“I was lucky enough to see Ralph’s concept art in the flesh within the archives of Skywalker Ranch. I was stunned by how vivid and luminous the images were. It was as if they were back lit with LED’s. Like a frame of Ralph’s imagination had been captured through alchemical means and preserved for the reverence and study of his disciples. For me, Ralph’s visions defined what SF should look like.” – Jesse Alexander, TV writer/producer
“Without a doubt, Ralph McQuarrie was a landmark definition of how we visually associate most sci-fi today. Star Wars alone would not have looked half as original, mind-blowing, or have even existed without his limitless imagination and creativity shaping the most important aspects of the original trilogy. He set precedence, changed the game and will be sorely missed.” – Joe Trohman, Fall Out Boy guitarist
“A truly gifted spark of creativity has just winked out of existence, which makes me sad… but at the same time, Ralph McQuarrie is a reminder to all visual artists, that we can shape amazing worlds and characters, with nothing but our minds and a little imagination. His work is an absolute testament to that.” – Ben Templesmith, comic book artist/writer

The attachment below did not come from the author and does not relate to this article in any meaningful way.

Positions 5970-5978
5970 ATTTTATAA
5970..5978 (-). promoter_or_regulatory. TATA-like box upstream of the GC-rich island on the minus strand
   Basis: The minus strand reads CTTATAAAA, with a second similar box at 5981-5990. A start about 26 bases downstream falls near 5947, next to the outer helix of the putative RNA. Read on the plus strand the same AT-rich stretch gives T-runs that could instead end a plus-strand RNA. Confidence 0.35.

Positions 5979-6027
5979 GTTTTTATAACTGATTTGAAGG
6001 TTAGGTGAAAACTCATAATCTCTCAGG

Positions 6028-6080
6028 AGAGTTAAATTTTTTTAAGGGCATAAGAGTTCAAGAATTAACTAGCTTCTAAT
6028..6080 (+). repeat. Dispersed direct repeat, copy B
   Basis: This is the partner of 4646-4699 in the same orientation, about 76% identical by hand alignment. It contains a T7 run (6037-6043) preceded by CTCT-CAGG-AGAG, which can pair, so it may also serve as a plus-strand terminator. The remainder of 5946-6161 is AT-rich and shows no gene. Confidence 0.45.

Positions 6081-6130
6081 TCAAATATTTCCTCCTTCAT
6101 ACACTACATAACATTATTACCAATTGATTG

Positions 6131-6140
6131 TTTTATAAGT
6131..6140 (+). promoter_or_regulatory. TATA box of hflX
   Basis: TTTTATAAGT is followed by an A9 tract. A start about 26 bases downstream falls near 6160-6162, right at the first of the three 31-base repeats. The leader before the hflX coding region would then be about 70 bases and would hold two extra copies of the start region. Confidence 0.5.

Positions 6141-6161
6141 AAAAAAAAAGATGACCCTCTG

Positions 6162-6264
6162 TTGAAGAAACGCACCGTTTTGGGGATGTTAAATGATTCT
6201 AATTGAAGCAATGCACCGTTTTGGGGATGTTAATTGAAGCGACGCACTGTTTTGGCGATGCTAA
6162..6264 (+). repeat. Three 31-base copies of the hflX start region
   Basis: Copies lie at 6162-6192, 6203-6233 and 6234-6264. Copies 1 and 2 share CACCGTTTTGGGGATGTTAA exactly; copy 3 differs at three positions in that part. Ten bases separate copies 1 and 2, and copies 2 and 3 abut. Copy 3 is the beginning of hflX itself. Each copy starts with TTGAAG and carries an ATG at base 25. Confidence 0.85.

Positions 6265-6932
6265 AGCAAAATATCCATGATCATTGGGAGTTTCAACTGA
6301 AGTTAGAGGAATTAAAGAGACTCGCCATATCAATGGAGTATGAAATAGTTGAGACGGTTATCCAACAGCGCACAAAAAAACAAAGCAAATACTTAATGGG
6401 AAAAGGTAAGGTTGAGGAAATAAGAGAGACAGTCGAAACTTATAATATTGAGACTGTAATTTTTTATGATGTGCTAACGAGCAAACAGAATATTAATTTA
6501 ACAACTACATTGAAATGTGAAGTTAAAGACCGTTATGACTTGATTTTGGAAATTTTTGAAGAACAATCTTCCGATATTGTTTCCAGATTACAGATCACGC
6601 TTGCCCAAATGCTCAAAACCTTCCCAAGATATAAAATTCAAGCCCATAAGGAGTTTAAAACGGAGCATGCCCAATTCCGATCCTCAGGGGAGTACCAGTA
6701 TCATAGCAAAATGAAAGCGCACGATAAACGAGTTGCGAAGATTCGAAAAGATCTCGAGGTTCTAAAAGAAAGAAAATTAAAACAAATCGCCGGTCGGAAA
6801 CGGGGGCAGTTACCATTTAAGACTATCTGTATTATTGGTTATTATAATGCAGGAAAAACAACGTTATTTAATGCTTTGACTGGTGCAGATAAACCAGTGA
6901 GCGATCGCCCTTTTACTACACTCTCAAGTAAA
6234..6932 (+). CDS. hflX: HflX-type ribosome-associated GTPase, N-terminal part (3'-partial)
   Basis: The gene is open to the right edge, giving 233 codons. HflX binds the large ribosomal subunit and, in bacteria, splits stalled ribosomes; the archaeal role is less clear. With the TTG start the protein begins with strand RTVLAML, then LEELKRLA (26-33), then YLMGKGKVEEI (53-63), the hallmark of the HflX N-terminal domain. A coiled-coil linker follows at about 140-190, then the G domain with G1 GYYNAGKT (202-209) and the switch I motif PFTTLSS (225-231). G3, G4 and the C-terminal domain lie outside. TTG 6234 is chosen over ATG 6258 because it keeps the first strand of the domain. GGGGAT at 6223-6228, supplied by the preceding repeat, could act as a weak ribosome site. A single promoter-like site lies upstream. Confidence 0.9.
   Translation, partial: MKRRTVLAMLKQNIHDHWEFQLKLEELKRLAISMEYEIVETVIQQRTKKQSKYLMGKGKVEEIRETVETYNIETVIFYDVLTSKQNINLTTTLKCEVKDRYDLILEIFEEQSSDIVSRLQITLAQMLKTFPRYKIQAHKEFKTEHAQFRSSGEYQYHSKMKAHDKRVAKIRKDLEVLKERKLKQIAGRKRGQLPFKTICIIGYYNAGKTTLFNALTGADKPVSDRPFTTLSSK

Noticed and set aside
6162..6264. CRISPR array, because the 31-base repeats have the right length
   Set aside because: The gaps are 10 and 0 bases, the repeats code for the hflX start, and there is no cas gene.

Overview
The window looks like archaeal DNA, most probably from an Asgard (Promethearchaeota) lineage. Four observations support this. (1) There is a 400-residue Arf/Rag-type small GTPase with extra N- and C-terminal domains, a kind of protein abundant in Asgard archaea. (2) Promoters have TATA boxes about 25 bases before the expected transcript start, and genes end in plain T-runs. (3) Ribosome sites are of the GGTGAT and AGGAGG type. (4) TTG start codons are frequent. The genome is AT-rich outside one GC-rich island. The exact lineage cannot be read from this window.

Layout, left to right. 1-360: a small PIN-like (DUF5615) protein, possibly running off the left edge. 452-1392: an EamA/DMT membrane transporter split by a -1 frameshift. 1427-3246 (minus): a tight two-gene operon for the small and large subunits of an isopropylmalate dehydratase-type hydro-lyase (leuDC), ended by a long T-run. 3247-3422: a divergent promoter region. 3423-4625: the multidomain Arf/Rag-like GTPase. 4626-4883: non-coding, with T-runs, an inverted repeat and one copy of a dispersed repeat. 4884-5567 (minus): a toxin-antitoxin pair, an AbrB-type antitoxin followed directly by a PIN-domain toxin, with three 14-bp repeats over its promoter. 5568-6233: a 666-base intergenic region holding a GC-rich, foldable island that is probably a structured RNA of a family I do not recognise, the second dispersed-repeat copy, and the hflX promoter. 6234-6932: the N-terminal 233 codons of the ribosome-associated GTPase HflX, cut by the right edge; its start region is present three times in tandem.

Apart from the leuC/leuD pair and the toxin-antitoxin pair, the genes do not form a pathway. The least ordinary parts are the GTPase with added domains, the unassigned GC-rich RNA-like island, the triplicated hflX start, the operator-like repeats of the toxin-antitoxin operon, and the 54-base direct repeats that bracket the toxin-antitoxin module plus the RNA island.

“A few years ago, I had the honor of touring the Lucasfilm archives. The highlight of that trip was seeing Ralph McQuarrie’s original concept art. To personally view these seminal works was as life-affirming an experience for me as seeing Picasso’s “Guernica’ or the Mona Lisa. McQuarrie’s images were the visual fountainhead of a story that ignited my imagination at a very young age and put me on the course to become a professional in television and film. Both his influence in our popular culture, and my gratitude for his work are beyond measure.” – Javi Grillo-Marxuach, TV writer/producer